• Many people believe that the French term “barbe à queue” which means from head (or beard to toe) has developed into barbeque over time. This may only be a possibility for those cooking entire animals over a BBQ – hence “from head to toe” of the animal
    • Other sources reckon that the most likely explanation of this word coming to term is simply from indigenous people adopting the phrase during the colonial period which originated with “barbacoa”.
    Where did the term barbecue originally come from?
    Where did the term barbecue originally come from?

    There are other theories put forth by magazines and online entities – but these are all a bit far-fetched and quite frankly we’d be wasting your time even explaining them. We’re more than happy to believe that the term evolved from “barbacoa” as it seems to be the most well documented and likely, since the area it originated from was notorious for barbecuing; unlike the French.

    Barbecue Slang – Barbie, BBQ or Barbeque?

    Realistically, there’s no right answer; it’s all dependent upon where you’re from and what you were taught from a young age. Regardless of how it’s spelt, it shouldn’t really make a huge difference.

    Again, we’re going to refer to the Oxford English Dictionary – they state that barbecue is the correct spelling with a common misspelling actually being “barbeque”. However, this is contradicted by Mirriam Webster (a publishing company renowned for dictionaries) since they list it as an alternative spelling…

    Not confusing enough for you yet? Good. There are also truncations of the word, most commonly BBQ which is used often in shorthand and advertising and “bar-b-que” or “bar-b-q” – for unknown reasons. We can only hazard a guess that it’s similar to a form of text talk…

    If you’re from Australia or enjoy sounding like you’re from Oz, then maybe you’ll be more familiar with “barbie” – not the doll, just the slang for barbecue. However, if you’re from South Africa a barbecue is simply known as a braai (which is coincidently a model from the Cadac range).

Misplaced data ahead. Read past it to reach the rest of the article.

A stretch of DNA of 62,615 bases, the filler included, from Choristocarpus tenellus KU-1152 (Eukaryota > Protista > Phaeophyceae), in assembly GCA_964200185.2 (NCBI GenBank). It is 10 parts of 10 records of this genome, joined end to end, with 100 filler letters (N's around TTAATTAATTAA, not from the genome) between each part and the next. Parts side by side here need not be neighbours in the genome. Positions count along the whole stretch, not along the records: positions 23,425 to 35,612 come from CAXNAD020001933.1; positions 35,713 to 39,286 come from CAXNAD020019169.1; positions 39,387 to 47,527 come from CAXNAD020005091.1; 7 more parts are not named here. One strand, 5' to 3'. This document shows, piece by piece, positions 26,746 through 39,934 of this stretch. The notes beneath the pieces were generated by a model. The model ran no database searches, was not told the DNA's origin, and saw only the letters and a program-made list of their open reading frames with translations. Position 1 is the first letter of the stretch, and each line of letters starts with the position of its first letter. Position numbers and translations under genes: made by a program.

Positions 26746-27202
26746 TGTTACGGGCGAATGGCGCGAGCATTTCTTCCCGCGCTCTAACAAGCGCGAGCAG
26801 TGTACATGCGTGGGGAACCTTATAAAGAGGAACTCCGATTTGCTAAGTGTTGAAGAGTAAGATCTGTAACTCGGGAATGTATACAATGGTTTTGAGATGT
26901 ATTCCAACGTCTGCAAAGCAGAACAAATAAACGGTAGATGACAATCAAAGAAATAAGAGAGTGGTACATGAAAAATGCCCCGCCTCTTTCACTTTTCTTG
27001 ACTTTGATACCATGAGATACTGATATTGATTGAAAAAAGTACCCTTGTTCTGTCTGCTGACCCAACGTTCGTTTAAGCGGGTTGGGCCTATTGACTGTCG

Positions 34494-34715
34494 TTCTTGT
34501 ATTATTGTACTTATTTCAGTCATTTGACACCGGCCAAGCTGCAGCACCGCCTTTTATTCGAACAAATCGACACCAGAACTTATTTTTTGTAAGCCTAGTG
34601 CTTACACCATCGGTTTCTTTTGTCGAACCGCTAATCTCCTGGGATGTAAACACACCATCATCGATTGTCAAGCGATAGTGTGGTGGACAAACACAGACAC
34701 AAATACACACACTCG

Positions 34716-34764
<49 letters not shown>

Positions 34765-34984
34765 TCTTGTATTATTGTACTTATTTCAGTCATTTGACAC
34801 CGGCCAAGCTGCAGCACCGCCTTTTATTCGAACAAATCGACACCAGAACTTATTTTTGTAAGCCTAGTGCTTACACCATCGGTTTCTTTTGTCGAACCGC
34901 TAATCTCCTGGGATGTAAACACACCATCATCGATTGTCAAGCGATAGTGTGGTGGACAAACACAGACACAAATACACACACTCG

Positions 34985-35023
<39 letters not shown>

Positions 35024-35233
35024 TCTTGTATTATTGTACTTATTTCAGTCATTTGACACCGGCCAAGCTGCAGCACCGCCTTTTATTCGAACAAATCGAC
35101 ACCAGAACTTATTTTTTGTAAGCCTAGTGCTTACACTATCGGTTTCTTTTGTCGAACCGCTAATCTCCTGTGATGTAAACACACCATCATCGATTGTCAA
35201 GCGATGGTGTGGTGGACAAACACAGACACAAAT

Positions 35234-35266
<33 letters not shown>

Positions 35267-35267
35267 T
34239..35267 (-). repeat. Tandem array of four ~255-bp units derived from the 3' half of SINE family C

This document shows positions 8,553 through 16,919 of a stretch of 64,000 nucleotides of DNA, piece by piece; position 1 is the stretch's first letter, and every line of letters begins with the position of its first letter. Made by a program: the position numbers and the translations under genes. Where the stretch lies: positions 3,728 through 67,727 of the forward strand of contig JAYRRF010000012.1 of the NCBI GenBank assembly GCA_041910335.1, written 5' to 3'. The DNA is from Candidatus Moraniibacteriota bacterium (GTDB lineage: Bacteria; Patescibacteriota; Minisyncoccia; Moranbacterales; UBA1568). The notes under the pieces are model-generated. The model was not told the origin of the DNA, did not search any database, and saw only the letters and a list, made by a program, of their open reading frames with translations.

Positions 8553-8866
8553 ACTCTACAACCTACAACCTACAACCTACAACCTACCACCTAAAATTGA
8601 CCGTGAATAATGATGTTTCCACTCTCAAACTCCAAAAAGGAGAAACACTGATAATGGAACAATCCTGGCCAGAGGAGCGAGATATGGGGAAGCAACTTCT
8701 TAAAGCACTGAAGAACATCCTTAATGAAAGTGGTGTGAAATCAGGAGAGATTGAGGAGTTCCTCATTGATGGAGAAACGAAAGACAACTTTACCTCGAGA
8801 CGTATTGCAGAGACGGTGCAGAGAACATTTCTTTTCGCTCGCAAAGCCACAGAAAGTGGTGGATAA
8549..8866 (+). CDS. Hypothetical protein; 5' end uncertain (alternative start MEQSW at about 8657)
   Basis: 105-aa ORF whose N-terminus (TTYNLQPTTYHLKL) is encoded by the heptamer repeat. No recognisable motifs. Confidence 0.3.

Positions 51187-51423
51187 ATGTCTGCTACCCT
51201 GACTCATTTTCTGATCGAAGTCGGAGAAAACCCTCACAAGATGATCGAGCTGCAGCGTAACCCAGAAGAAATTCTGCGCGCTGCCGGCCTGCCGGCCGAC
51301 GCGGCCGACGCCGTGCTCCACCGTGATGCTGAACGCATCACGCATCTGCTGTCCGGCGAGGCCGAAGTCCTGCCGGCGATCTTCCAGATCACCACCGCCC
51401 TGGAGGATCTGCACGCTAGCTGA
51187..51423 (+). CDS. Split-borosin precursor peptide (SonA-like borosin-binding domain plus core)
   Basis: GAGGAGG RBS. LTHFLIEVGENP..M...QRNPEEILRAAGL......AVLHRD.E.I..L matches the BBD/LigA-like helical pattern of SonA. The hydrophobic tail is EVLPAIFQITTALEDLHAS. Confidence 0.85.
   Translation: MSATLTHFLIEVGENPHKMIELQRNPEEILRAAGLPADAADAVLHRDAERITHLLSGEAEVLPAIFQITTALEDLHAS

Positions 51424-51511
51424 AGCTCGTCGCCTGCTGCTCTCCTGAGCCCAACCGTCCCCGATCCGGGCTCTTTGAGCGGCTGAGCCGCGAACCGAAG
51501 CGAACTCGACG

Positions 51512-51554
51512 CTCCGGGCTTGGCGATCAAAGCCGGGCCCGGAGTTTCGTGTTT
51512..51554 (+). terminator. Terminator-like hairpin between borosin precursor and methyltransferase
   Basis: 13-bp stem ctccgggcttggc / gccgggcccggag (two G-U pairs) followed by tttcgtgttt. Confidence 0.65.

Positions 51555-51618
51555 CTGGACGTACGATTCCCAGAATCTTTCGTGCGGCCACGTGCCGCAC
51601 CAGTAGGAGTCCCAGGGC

Barbecue Slang – Barbie, BBQ or Barbeque?
    Barbecue Slang – Barbie, BBQ or Barbeque?

    Now onto the topic at hand; why are we still barbecuing nowadays when there are alternative, more ‘modern’ ways to cook our food? And why is it still so popular? It’s not as if only a few people in the country barbecue – in fact, statistics show that the majority of families (over 90%) attend a barbecue every year at the very least.

    So, WHY is barbecuing so popular?

    Whilst barbecuing can be linked back to age-old times when cavemen would light up a fire and cook their latest catch over it – we have advanced and evolved, yet the barbecue is still with us. Although the barbecue has also come leaps and bounds since those times; the essence of a BBQ is still the same and that’s possibly what draws us [humans] to it; a link back to our roots, a nod at the caveman inside us.

    But it’s not just this relationship with our primitive selves that make barbecuing as widespread as it is today. Not at all, in fact, there are a lot of reasons – some obvious and some less so:

    • The taste of barbecued or smoked food is believed by many people to be unrivalled by any form of cooking. Even if you have a top chef like Gordon Ramsey cooking you favourite slab of meat on the most expensive cooker in the world, people will still prefer a barbecued steak. Is the taste truly superior? That’s for you to decide. We personally believe that grilled food is on a different level to other types of cooking; it’s unique and that’s what we love about it.
    • A barbecue is a cause for a celebration or vice versa. People love a reason to celebrate, even if it’s just for the sake that we’re having a bit of sun or there’s a football match on, we’re easily pleased people. In fact, this is such a popular reason for barbecuing, we even wrote an entire post dedicated to it: Organising a Barbecue for Special Occasions.
    • It’s a reason to gather and socialise in a relaxed setting without making a huge dent in your wallet. Arguably you could go to a restaurant, but that usually costs considerably more than a BBQ – or, you could host a dinner party yourself, but that usually incurs a lot of stress which detracts from the fun.
    • Don’t forget that some people consider barbecuing to be a hobby. Like every other hobby out there, it takes time, it takes practice and you can constantly get better and better at it. Perfecting recipes and trying out new things are just some of the things you might find yourself doing on the grill!
    So, WHY is barbecuing so popular?
    So, WHY is barbecuing so popular?

    Hopefully this quick list makes it easy to see why barbecuing has stayed with us all these years and why it’s still such a popular method of cooking. Now you’ve brushed up on a bit of reading for the day, get outside and start up a barbecue – who knows, it might slowly become your hobby…!